Babymouse: Queen of the World, by Holm & Holm

This adorable series stars Babymouse, a young mouse who longs for glamor and adventure. Queen of the World, the first book in the series, is about Babymouse’s longing to be popular, like Felicia Furrypaws. Babymouse will do whatever it takes to get an invitation to Felicia’s sleepover, but most of her plans backfire. When she finally does get an invitation and goes to the sleepover, she learns that popularity is not as great as she thought it would be.

The illustrations in this graphic novel are bold black and white line drawings with bright pink accents (the heart on Babymouse’s dress, for example). When Babymouse is daydreaming, as often happens, the pictures become primarily pink and black. This art style is sure to appeal to young girls, as is the subject matter. Throughout this series, Babymouse has to juggle the demands of school and friends, and she always learns a lesson about what is most important. In Queen of the World, for example, she learns who her true friends are and that popularity is overrated. My favorite part of these books is the way Babymouse talks to the narrator, making the narration a much more important part of the story than usual:

Babymouse: “Wait a minute…”
Narrator: “What is it?”
Babymouse: “My life is great!”
Narrator: “I knew you’d figure it out eventually, Babymouse.”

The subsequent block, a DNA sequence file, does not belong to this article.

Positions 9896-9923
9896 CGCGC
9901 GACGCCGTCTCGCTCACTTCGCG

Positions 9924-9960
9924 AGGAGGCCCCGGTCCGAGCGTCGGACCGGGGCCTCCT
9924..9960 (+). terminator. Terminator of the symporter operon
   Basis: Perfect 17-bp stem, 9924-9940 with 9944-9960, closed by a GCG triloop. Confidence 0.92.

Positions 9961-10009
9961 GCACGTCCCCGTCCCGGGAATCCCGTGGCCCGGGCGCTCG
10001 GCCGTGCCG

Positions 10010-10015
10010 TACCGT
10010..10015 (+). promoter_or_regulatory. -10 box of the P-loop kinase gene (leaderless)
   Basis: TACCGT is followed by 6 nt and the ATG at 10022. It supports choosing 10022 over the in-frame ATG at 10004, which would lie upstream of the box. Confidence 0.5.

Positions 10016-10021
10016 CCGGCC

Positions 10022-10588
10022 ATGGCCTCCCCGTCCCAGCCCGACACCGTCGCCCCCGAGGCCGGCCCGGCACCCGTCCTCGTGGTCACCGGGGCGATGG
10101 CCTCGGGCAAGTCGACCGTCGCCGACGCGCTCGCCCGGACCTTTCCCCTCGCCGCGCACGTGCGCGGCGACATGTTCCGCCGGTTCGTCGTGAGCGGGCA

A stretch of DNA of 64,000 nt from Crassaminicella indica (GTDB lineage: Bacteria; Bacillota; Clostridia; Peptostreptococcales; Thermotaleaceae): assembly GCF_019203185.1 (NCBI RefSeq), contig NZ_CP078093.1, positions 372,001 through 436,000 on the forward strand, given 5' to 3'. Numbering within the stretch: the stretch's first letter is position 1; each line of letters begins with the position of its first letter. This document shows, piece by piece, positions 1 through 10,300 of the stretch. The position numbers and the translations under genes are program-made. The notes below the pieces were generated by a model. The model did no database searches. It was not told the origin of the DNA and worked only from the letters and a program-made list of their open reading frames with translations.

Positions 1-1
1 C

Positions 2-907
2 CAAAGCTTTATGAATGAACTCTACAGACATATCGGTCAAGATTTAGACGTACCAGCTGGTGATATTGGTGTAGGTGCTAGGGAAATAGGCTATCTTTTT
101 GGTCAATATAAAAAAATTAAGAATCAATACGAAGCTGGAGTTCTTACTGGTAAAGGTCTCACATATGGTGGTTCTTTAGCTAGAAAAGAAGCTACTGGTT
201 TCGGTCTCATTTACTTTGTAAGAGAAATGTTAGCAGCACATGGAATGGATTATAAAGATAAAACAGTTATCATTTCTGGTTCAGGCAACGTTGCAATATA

Babymouse: “You don’t have to rub it in.”
Narrator: “Sorry.”

(Queen of the World, p. 84.)

All of the Babymouse graphic novels have simple, cute plots that many young girls will relate to and enjoy. They are excellent books to engage reluctant readers, and their focus on the mundane details of everyday life make them perfect for girls who are just starting to emphasize friendships and school over other activities. The bold illustrations are appealing to young girls, who will love the emphasis on pink!

Why I recommend this graphic novel:
Many of the heroines on this list are extraordinary girls in extraordinary situations. While these women are great role models, it’s unlikely that our young readers will be asked to fight outlaws with twenty-foot braids or to outwit a beldam. However, all readers will be faced with peer pressures, fights with friends and parents, and the little mistakes every child inevitably makes. Young girls can sympathize with Babymouse’s strong emotions and tendency to daydream. Many graphic novels are aimed at older boys, so it’s great to find one aimed at younger girls.

Holm, Jennifer and Matthew Holm. Babymouse: Queen of the World. Random House Books for Young Children: 2005. Gr. 2-6


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